A week ago Friday, Jody Powell strode into the White House press office with a prepared statement from President Carter.

The President, his press secretary said, was seriously concerned that the oil and automobile lobbies on Capitol Hill were dismantling his energy program. Should the "special interests" prevail, he warned, the American people would pay the price.

Powell's statement marked that beginning of the most crucial week so far in Jimmy Carter's still evolving relationship with the Congress of the United States. It had begun badly, the day before the Powell statement, with a series of setbacks to the Carter energy plan in congressional committees. There were predictions that a mighty confrontation between the White House and the Congress was at hand.

A week later, the predominant view was significantly different. Carter came through the first series of key skirmishes with Congress with a mixed scorecard, but certainly better off than many expected at the beginning.

After the initial setbacks to the energy plan, the President's lobbyists rallied and turned back an even more ominous attempt by the oil companies to keep some of the revenues from wellhead tax on oil for themselves.

Carter struck a bargain with the congressional leadship over a spending bill for the Labor and Health, Education and Welfare departments, and it appeared to be sticking. He continued his crusade against what he called "unnecessary" water projects, losing a battle but by such a surprisingly close margin that he might yet win the war, or at least an acceptable peace settlement.

The process itself illuminated some of the mistakes the President has made in dealing with Congress and for which, White House aides now concede, the administration is paying a price. And the experience, it was clear from conversations with White House officials, is gradually coloring the views of presidential aides about some of Carter's cherished notions - like the nobility of "Cabinet government," with a minimum of White House interference, and the ease with which a Democratic President's personal popularity can be used as sledgehammer against a Democratic Congress.

But if, by the end of last week, morale was high among Democratic congressional leaders and key White House aides, no one was predicting the end of the unusual tension between a Democratic White House and Congress that has marked the first months of the Carter administration. A confrontation remains possible, even if there seems to be less enthusiasm for that inside the White House than may have been the case earlier. The President, probably sooner rather than later is going to veto a major bill and some of his aides think that might not be a bad idea.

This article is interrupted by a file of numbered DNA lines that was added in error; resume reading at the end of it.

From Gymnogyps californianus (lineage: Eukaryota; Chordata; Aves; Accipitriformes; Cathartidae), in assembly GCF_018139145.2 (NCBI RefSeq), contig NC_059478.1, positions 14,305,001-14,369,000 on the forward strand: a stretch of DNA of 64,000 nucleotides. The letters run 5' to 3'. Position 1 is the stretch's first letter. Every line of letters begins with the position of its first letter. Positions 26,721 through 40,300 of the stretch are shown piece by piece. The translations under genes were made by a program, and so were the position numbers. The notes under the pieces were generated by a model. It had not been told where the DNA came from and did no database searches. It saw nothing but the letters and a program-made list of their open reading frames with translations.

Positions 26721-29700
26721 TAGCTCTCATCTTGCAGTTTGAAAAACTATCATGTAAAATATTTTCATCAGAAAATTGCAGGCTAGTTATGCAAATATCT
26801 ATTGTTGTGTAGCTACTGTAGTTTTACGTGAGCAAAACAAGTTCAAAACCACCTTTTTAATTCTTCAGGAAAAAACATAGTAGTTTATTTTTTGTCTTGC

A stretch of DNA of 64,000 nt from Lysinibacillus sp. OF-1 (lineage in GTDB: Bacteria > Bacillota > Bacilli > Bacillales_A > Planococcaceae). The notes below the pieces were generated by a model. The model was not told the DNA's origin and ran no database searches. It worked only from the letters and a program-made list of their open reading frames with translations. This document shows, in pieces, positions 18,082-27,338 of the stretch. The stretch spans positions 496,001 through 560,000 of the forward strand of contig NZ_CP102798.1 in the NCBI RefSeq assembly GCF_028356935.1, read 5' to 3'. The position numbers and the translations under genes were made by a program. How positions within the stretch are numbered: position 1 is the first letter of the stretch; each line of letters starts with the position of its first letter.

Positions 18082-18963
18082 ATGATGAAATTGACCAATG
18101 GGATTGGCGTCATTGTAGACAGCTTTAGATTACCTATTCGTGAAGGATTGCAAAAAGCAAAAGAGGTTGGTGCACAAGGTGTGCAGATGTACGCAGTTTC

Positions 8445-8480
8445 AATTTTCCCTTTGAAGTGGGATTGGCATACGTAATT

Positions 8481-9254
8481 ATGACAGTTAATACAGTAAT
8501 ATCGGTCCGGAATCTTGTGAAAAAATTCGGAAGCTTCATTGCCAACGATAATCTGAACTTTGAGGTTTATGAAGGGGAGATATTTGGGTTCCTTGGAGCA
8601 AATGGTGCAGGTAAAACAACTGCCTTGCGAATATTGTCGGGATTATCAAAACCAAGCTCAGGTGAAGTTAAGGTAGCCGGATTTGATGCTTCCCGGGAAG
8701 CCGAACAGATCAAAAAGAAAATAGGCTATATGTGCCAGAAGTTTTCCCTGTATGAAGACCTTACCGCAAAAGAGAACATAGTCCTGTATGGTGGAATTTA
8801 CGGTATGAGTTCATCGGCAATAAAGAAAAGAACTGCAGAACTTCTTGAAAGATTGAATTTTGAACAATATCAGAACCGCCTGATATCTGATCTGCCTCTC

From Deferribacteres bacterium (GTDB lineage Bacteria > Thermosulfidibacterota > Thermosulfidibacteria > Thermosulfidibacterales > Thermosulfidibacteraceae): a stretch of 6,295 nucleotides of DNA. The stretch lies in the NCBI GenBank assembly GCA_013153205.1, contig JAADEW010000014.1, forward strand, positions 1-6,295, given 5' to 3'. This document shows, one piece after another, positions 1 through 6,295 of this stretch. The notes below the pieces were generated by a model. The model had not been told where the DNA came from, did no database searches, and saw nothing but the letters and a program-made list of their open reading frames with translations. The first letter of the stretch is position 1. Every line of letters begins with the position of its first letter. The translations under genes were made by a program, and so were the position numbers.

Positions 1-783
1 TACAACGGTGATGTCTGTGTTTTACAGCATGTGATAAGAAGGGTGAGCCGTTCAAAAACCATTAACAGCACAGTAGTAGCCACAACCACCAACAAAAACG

Carter's relations with Congress are different. They are different from what some expected before he took office, for Carter has proven not be the singleminded, uncompormising chief executive he was said to be as governor of Georgia.

But when early compromises led some to question just how tough this new President really was, Carter last week proved, in beating back the oil industry ploy and coming close in his water projects battle, that he can and will fight.

His congressional relations are different mostly because Congress changed during the last eight Republican years - it is much more assertive and independent, a fact now well understood in the White House - and because Jimmy Carter is a different kind of Democratic President.

"We won some an lost some," Powell said of the last 10 days. "What's clear is that there is a process. There is going to be compromise. People had gotten to the point of thinking there wasn't going to be a process - that it was going to be the President and Congress standing at opposite ends of Pennsylvania Avenue chucking rocks at each other."

"By and large I feel good about it," Carter's chief political adviser, Hamilton Jordan, said at the end of the week of testing with Congress.

"Democratic Presidents are supposed to act in predictable ways, but that's not necessarily the way it is with Carter," he said. "He's supposed to be compasionate, but no so concerned with balancing the budget. To some people, those things are contradictions. But that's just the way Carter is."

The way Carter is, it is widely agreed in the White House and on Capitol Hill, has contributed to the underlying tension of his relations with Congress and probably to the anticipation of an inevitable clash.

Politically, the President arrived in Washington as the outsider, lacking experience in Congress and the net work of friendships and understandings that produces. He had not tied his campaign closely to others in the Democratic Party, and so arrived on the scene still a stranger to the congressional branch of his own party.

Personally, Carter is not of the congressional mold. He is not a backslapper or wheel dealer, the king of President Congress has grown accustomed to.

"Some politicians like Tip O'Neill relish the give and take of politics - the getting jobs for people and all that," one White House official said. "Carter just doesn't."

The net result of this - the political and personal gulf that still separates Carter and Congress - was summed up by an administration official who works Capitol Hill regularly.

"There just isn't a residue of good will up here for Carter," he said. "If you ask people to vote with him, they'll say, 'All right we'll go along, but why the hell should we.'"

Frank Moore, the White House congressional relations chief, says his boss is a "technical man," another way of saying he is not good ole boy from the Ways and Means Committee. That characteristic of the President was never more evident than in the early handling of the energy plan and may have contributed to some of the early defeats.